10 October 2019, 13:15-14:30
Investigations into alleged violations of international humanitarian law (IHL) by the parties to an armed conflict are not only crucial to securing respect for IHL, but also to preventing future violations and enabling redress for victims of past violations. Despite the unquestionable importance of investigations, there is a lack of detail with regard to the international law, principles and standards relevant to investigations in armed conflicts. This is further reflected in the disparate practice across States in the way investigations are carried out.
The new Guidelines on Investigating Violations of IHL: Law, Policy, and Good Practice – the outcome of a five-year project initiated in 2014 by the Geneva Academy and joined in 2017 by the International Committee of the Red Cross (ICRC) – aim to bring much needed clarity and support for the conduct of effective investigations into violations of IHL.
This event, co-organized with the Swiss Permanent Mission to the United Nations (UN) in New York, will present the 16 guidelines to the New York diplomatic community and discuss the challenges surrounding investigations of IHL violations as well as the manner in which states should be approaching their investigations.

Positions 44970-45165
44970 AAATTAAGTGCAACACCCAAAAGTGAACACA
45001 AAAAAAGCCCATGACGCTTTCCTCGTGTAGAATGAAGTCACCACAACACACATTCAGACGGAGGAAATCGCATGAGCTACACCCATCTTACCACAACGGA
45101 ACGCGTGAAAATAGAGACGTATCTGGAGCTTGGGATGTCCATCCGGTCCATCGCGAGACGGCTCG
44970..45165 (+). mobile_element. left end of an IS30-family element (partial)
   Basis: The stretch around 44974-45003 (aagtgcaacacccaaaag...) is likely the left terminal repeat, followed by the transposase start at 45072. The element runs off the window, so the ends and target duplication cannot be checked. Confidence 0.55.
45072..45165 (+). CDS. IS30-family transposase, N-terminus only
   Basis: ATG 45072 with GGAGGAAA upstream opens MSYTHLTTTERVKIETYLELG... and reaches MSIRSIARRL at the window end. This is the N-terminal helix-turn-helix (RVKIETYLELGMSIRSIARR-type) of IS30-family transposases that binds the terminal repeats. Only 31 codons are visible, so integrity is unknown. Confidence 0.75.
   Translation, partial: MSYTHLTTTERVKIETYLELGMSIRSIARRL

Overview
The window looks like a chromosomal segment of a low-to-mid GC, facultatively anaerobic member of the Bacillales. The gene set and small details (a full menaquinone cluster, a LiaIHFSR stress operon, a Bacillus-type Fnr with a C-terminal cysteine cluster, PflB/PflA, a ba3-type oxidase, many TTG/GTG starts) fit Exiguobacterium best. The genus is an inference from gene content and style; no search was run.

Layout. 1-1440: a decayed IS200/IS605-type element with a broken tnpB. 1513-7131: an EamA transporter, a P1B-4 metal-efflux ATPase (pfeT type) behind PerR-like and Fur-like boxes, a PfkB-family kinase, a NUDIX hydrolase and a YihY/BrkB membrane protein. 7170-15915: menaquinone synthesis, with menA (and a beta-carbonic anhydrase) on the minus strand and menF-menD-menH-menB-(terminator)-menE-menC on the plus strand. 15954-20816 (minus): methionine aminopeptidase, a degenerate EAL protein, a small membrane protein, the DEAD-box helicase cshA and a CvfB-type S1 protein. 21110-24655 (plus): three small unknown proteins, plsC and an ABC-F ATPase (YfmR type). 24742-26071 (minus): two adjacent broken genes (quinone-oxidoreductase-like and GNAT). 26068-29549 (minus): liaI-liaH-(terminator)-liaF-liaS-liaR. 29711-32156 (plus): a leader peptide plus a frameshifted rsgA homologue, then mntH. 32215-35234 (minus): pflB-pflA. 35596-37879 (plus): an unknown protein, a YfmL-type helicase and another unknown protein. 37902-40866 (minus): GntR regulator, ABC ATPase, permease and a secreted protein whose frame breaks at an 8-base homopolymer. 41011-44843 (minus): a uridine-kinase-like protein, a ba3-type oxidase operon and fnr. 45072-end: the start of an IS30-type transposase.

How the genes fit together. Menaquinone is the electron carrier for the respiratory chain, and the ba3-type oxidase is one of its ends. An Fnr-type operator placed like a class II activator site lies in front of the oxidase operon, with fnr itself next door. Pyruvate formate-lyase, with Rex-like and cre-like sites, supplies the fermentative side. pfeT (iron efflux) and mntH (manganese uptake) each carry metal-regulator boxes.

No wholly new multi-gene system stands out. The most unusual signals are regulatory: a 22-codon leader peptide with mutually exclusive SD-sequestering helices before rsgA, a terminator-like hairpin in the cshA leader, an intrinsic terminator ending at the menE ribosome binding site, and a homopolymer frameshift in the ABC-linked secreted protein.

A light lunch will be served.
The RULAC entry on this conflict has been updated with an analysis of the situation and its evolution since the beginning of the conflict back in 2007, as well as developments in 2020 as the fighting continues in spite of COVID-19.
In the framework of our LLM and the course on IHL given by our Director Professor Marco Sassòli, students pleaded online on 17 May for Russia and Georgia arguing that the side they represent has respected IHL while the adverse side has violated IHL.
This online IHL Talk aims at shining light on the various ways of promoting respect for and implementation of international humanitarian law.
This short course, which can be followed in Geneva or online, will cover the ‘nuts and bolts’ of implementation, including national legislation, dissemination and training, and discuss the mechanisms such as the International Fact-Finding Commission, as set out in the treaties.
This short course, which can be followed in Geneva or online, discusses the protection offered by international humanitarian law (IHL) in non-international armed conflicts (NIACs) and addresses some problems and controversies specific to IHL of NIACs, including the difficulty to ensure the respect of IHL by armed non-state actors.
This research aims at building a common understanding and vision as to how states and the relevant parts of the UN system can provide a concrete and practical framework to address human rights responsibilities of armed non-state actors.
This project, initiated in 2014 by the Swiss Chair of International Humanitarian Law, Professor Noam Lubell, intends to identify, via expert meetings and research, a set of best practices that states should apply when they investigate or examine alleged violations or misconduct in situations of armed conflict.